"The Trail of Tears" by D. L. Birchfield (ISBN#0-8368-5381-4)
Description: Part of the Landmark Events in American History series - This series explores the causes and significance of key events in the history of the United States and introduces readers to the people who influence those events. Each book uses primary sources, archival photographs and illustrations, maps, time lines, and focus boxes to bring these stories of the nation's past alive.
Highlights: I've been researching Native American's history and migrations (voluntary and involuntary) throughout North America and it's been incredibly eye-opening and, at times, very heart wrenching. I found this book at the library and it is full of great simplified history that makes it a good resource. Here are a few highlights I've found within the 48 pages...
By 1500 BC, corn was being grown in the American Southwest.
By 1000 BC, corn was being grown by tribes in the American Southeast.
500 BC, "Mound Builders" arose in the river valleys of the woodlands areas east of the Mississippi River. At first the mounds were for burials and then they evolved into temple mounds. (Reviewer's note: There are a ton of mounds you can visit in Northeastern Louisiana). By 1300 AD, over 100,000 mounds had been built in the Mississippi River Valley.
The largest city of mound builders was Cahokia (Illinois). The base of the largest mound is 6 square miles - larger than the base of Egypt's Great Pyramid. 30,000 people lived here between 1100-1300 AD but by 1680 AD only a small village remained.
European diseases (especially highly contagious diseases such as small pox and cholera ) killed about 90% of the natives throughout the 1500's and 1600's.
Native Americans participated in the North American military until the War of 1812.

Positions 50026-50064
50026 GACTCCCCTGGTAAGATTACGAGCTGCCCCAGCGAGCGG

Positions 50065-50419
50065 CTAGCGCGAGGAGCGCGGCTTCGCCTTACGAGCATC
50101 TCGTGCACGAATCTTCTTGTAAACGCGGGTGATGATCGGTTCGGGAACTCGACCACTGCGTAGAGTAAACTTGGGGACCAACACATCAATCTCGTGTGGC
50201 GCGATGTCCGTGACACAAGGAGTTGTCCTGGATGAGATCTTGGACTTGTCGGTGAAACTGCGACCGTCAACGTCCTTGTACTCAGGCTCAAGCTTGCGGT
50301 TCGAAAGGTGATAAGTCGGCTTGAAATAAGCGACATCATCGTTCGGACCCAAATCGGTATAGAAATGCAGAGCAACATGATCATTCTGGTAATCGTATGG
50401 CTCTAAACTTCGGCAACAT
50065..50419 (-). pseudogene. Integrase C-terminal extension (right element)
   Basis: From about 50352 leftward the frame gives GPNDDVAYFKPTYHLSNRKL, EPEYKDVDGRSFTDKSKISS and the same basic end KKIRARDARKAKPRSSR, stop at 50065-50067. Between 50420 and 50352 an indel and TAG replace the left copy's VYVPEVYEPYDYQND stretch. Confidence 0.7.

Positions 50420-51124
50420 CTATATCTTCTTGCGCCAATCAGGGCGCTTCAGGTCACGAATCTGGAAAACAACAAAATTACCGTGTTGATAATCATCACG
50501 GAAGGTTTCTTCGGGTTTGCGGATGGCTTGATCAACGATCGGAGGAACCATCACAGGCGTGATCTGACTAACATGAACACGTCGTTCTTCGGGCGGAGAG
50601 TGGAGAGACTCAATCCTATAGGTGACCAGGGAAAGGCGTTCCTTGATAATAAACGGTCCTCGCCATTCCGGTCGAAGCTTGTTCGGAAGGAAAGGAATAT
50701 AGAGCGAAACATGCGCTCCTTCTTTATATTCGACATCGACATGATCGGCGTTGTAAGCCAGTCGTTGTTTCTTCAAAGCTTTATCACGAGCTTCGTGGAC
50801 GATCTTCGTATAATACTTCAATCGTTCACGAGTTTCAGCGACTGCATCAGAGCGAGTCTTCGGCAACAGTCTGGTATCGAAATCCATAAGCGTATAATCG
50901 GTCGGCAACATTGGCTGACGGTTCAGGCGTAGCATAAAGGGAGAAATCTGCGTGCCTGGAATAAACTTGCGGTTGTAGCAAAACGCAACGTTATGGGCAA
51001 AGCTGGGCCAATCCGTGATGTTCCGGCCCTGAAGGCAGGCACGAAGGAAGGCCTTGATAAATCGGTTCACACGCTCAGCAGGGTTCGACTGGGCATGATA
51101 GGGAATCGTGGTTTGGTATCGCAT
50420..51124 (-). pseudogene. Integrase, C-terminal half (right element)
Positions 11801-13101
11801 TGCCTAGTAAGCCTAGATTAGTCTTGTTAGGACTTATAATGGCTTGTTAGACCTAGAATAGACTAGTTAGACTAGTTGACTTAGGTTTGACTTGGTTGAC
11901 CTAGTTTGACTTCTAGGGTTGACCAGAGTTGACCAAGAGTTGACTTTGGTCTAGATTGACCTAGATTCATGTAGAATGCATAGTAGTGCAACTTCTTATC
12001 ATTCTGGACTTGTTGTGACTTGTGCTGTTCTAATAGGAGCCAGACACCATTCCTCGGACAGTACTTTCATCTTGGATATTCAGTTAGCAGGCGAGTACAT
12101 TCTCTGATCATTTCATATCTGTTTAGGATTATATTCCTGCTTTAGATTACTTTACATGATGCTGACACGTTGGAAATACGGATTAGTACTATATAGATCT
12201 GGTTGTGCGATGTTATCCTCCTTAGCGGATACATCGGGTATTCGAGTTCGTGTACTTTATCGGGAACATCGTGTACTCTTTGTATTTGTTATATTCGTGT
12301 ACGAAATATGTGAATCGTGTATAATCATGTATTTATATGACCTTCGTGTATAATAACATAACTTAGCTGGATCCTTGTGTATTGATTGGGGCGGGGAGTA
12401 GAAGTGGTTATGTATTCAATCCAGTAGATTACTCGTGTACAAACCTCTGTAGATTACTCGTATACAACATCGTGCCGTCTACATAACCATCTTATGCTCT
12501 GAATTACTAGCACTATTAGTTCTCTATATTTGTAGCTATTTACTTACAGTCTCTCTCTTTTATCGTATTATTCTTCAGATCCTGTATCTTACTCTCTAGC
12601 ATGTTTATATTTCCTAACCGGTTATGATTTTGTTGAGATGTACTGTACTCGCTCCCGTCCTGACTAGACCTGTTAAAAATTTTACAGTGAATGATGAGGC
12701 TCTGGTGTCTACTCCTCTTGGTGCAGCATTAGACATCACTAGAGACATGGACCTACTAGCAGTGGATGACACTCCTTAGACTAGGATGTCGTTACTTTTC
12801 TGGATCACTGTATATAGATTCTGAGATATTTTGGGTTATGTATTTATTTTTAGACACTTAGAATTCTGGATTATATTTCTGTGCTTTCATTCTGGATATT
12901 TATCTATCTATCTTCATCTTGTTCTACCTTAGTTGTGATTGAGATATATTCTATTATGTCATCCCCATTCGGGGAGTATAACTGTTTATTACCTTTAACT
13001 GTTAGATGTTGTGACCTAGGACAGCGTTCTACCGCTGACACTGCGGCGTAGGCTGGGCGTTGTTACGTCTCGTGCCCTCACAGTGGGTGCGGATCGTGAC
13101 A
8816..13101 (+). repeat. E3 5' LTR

There were numerous Indian Removal Acts passed by the government to force natives onto reserved areas (reservations) or into less desirable areas. A lot of natives starved because either the hunting on those lands was poor or they did not have the proper knowledge or tools for agriculture. Many of the treaties promised food and supplies but dishonest Indian agents did not provide them or provided spoiled products.
The Cherokee created an alphabet with 85 symbols ("talking leaves") which was adopted in 1821.
The History Channel released this interesting documentary, Comanche Warriors, several years ago and you may be able to borrow a copy from your local library.
For more than 150 years the Comanche of the Southwest were ferocious raiders who struck terror into the hearts of the plains tribes Mexican villagers and frontier settlers. Once a ragtag band of scavengers the Comanche transformed themselves into superior warriors by becoming the first Native American tribe to tame wild mustangs. In less than a generation the Comanche became the world's greatest horsemen and with their calculated attacks on wagon trains and a penchant for decorating their lances with the scalps of those who fought back they also became the most feared and powerful tribe in the American heartland. Featuring incisive expert interviews and fascinating archival photos find out how these great warriors rose to power and chart the course of their tragic demise. COMANCHE WARRIORS is a revealing look at the motivation tactics weapons and legends of the nomadic Native Americans known as the "Lords of the Southern Plains."
- Before Westward Expansion, the Comanche tribes lived throughout the Central Plains region (stretching from Kansas to Central Texas), an area roughly 20,000 square miles.
- They were nomadic hunters and had a reputation for being fine horse breeders/riders
- Neighbors included the Apache, Kiowa, and Ute
- The name "Comanche" may have come from the Ute tribe's word "Kohmaht" ("Those who are against us")
- The Comanche tribe actually consists of many sub-bands, including the Quahadas, Nokoni, Penatukas, Yaparuhkas, Lacotsarutas
- Each band had a leader who was chosen for his valor and skills
- By the end of the 18th century, the hunting grounds was known as "Comancheria" as they had driven off most of the other tribes
- A warrior's status in the tribe was based on courage, stealth and ruthlessness
- Children were trained early to use bow and arrow (made of ash or hickory wood)
- In the late 1700's, Comanches came into contact with French fur traders and traded furs for flintlock rifles, but the single-shot muskets were worse than bow and arrows
- Starting in 1834, US troops move into the Comanche territory
- February 1840, Comanche leaders go to San Antonio for a peace treaty but it ends up a blood bath
- 1859, Federal Reservation (eventually becomes Oklahoma)
- 1861, less than 5000 Comanches are left after wars, disease and removal to reservations kill many off
- 1874, Red River War, was the end of the Comanche defiance against moving to the reservations completely.